The American Academy of Pediatrics has finally weighed in on organic foods, saying parents who want to reduce their child's pesticide exposure may seek out organic fruits and vegetables -- but that doesn't mean they're safer or healthier than conventional equivalents.
Science hasn't proven that eating pesticide-free food makes people any healthier, the academy said.
"Theoretically there could be negative effects, especially in young children with growing brains," but rigorous scientific evidence is lacking, said Dr. Janet Silverstein, a co-author of the academy's new report and a pediatric endocrinologist at the University of Florida in Gainesville.
"We just can't say for certain that organics is better without long-term controlled studies," she said.
The report was published online Monday in Pediatrics and echoes a Stanford University study released last month. That research concluded that while eating organic fruits and vegetables can reduce pesticide exposure, the amount measured in conventionally grown produce was within safety limits.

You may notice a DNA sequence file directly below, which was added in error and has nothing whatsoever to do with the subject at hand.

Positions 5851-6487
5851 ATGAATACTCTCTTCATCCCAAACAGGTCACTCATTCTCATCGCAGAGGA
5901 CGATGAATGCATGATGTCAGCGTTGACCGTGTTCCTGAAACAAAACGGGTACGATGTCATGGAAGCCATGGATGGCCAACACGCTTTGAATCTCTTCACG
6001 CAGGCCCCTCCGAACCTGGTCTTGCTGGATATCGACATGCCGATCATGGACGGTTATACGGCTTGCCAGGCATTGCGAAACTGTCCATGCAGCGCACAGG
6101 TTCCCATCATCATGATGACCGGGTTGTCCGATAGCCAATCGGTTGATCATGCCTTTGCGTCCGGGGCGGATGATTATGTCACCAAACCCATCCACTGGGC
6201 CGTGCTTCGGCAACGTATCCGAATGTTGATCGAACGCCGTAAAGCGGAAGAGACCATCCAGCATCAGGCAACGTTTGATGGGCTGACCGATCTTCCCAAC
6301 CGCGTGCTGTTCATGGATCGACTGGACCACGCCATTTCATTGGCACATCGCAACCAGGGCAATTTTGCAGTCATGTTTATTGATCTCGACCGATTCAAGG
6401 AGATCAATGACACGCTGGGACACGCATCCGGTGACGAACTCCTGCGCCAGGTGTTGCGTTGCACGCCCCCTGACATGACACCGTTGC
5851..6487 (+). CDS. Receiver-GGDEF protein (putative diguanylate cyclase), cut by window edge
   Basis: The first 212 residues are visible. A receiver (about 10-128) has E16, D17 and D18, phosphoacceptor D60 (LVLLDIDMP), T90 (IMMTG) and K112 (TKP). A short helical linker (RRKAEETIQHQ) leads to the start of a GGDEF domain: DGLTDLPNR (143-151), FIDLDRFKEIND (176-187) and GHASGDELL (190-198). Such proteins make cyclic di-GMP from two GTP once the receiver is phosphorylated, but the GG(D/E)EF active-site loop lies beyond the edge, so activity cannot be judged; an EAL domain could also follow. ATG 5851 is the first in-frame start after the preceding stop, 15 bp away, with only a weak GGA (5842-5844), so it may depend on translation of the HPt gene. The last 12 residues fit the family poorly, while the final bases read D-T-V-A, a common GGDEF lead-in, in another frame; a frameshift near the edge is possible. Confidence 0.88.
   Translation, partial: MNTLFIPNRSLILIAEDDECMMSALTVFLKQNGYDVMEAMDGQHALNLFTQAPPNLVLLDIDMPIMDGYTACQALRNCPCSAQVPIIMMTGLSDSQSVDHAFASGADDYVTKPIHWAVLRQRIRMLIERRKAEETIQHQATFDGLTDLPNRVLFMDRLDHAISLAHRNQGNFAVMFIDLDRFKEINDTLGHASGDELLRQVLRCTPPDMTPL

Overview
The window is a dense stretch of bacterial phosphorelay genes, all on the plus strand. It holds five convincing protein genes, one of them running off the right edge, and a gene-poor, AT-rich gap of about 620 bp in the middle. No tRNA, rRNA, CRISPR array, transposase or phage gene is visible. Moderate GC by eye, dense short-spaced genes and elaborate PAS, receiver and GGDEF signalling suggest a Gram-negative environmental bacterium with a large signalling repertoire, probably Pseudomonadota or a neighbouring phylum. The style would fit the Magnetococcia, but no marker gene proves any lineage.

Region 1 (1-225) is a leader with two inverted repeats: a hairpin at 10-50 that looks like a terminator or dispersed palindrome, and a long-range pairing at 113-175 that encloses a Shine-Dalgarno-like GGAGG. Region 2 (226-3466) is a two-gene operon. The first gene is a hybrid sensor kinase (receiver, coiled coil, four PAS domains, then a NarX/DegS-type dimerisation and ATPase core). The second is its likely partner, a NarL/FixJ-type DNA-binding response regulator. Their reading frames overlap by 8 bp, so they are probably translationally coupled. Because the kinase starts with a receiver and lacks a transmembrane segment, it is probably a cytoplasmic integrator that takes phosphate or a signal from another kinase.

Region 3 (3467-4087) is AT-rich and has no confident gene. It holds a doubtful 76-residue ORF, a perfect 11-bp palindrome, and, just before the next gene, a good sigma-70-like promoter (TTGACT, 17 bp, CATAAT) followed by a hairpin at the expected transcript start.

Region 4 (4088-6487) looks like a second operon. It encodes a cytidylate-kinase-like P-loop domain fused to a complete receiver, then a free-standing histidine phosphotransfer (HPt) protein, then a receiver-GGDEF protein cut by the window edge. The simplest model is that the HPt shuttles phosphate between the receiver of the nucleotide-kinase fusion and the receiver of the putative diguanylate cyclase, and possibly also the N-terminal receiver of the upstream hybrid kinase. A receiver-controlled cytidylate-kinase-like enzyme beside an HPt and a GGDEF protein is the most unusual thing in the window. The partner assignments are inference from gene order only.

Since organic foods tend to be costlier, a good strategy for penny-pinching parents concerned about pesticides is to buy only organic versions of foods with the most pesticide residue - including apples, peaches, strawberries and celery, Silverstein said.
A recent report from the Environmental Working Group ranked its "Dirty Dozen" of produce most contaminated with pesticides, placing apples atop the list with 93 percent of samples tested containing two or more pesticides.
The pediatricians group says higher prices on organic foods might lead some parents to buy fewer fruits and vegetables - not a good strategy, since both have health benefits including reducing risks for obesity, heart disease and some cancers.
Parents should aim to provide their families a diet rich in fruits and vegetables -- whether organic or not -- along with plenty of whole grains and low-fat or fat-free dairy products, the report says.
"This type of diet has proven health benefits," Silverstein said in a press release. "Many families have a limited food budget, and we do not want families to choose to consume smaller amounts of more expensive organic foods and thus reduce their overall intake of healthy foods like produce."
The American Academy of Pediatrics' report on organic foods can be accessed on its web site.